Prices, technology development and the rebound effect
AbstractEnergy efficiency is the critical parameter for policies that aim at reducing energy consumption while maintaining or even boosting economic growth. The two main options to influence energy efficiency are changes in relative prices, i.e., raising the price of energy through economic instruments, or to introduce new technologies which increase the productivity of each unit of energy. This paper is based on the notion that in an equilibrium economy the marginal economic productivity is identical for all factors, i.e., energy, labour, knowledge and capital. From this premise two main conclusions can be drawn. First, any change in price or technology will have an impact on the whole economy by creating feedbacks through the substitution of factors of production and goods, as well as increased wealth. Second, the two policy approaches, changing relative prices and technology development, are not opposite to each other. They are the two faces of the same reality and should be developed and promoted simultaneously and consistently.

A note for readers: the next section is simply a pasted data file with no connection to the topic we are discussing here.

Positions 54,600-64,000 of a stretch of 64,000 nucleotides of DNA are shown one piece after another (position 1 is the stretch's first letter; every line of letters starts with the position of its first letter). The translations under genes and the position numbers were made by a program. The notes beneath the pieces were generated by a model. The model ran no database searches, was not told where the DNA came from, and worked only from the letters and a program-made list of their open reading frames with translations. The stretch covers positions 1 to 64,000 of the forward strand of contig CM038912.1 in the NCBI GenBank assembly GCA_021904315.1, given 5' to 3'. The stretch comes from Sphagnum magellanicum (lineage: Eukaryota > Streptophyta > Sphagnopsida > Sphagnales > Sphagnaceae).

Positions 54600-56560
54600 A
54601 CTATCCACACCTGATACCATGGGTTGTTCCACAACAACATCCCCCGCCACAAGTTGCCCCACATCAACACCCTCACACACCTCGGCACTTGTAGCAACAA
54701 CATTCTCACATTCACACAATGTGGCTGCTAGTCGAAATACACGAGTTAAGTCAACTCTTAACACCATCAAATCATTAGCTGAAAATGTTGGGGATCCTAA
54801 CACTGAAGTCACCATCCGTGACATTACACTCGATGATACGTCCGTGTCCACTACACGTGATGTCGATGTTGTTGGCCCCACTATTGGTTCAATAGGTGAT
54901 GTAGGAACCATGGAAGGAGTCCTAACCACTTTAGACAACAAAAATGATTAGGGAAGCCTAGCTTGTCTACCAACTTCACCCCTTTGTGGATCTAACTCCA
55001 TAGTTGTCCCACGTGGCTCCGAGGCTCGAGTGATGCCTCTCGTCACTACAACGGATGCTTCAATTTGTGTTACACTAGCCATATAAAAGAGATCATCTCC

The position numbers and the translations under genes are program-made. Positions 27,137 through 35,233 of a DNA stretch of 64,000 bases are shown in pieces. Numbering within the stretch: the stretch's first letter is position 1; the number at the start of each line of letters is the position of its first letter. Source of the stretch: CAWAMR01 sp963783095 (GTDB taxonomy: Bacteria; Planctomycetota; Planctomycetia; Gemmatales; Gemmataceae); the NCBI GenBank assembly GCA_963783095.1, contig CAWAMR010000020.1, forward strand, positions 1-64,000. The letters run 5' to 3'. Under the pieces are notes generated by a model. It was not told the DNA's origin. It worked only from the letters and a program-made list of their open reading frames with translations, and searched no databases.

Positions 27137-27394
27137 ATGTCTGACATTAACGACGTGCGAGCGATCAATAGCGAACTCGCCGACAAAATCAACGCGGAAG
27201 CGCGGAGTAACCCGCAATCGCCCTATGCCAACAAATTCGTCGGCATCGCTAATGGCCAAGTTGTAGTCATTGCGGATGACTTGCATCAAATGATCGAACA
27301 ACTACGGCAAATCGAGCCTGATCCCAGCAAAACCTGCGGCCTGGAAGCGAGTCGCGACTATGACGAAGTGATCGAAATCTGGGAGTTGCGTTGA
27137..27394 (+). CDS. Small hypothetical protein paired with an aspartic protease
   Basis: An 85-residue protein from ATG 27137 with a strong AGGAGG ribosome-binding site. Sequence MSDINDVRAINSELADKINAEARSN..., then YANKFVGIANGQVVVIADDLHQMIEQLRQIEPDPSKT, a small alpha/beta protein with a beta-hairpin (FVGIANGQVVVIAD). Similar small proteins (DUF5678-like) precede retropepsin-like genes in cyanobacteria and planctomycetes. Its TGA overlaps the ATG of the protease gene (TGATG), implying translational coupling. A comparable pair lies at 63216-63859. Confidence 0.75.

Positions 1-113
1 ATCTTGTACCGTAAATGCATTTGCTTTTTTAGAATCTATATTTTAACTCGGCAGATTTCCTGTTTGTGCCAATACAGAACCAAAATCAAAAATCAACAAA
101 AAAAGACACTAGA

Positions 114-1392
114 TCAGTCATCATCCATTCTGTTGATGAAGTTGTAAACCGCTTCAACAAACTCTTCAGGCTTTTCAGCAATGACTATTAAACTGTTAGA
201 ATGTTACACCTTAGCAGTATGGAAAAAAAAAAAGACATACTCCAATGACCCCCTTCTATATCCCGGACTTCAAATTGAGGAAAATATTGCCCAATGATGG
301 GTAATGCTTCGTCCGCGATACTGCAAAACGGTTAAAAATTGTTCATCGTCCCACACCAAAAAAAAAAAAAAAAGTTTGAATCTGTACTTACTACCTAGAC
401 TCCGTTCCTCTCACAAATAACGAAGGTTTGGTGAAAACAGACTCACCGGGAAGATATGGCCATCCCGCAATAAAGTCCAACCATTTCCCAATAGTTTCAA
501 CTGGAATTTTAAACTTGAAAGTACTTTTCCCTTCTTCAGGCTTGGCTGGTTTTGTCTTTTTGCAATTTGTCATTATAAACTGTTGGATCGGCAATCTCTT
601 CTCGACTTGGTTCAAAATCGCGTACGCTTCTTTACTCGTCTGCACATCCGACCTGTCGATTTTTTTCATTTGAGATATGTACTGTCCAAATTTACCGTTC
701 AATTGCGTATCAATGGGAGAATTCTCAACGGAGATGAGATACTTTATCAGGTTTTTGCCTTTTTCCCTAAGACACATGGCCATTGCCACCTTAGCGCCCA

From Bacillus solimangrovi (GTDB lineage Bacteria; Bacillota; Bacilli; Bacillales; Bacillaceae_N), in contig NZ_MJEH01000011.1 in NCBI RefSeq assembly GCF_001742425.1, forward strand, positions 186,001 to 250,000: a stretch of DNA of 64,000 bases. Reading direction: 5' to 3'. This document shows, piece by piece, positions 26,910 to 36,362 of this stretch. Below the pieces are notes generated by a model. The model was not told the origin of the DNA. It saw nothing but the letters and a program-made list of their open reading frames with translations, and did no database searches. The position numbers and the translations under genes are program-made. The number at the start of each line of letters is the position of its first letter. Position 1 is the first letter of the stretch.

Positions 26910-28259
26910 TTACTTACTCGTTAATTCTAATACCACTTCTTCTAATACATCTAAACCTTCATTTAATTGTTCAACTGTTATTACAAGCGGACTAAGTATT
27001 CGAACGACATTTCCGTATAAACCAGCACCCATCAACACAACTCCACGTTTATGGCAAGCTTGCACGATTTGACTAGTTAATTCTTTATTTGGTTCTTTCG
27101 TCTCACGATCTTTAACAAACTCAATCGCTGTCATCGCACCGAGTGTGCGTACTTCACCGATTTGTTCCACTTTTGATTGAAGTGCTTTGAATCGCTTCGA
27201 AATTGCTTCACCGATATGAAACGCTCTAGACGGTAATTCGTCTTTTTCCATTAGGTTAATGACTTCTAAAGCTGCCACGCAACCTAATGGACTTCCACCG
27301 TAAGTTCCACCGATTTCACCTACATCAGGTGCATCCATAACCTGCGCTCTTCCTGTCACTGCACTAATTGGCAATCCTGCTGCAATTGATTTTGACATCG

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Bibliographic InfoPaper provided by Paris Dauphine University in its series Economics Papers from University Paris Dauphine with number 123456789/10972.
Date of creation: Jun 2000
Date of revision:
Publication status: Published in Energy Policy, 2000, Vol. 28, no. 6–7
Technological efficiency improvements; Energy prices; Rebound effect; Policy mix;
Other versions of this item:
- Birol, Fatih & Keppler, Jan Horst, 2000. "Prices, technology development and the rebound effect," Energy Policy, Elsevier, vol. 28(6-7), pages 457-469, June.
- Q48 - Agricultural and Natural Resource Economics; Environmental and Ecological Economics - - Energy - - - Government Policy
- Q43 - Agricultural and Natural Resource Economics; Environmental and Ecological Economics - - Energy - - - Energy and the Macroeconomy
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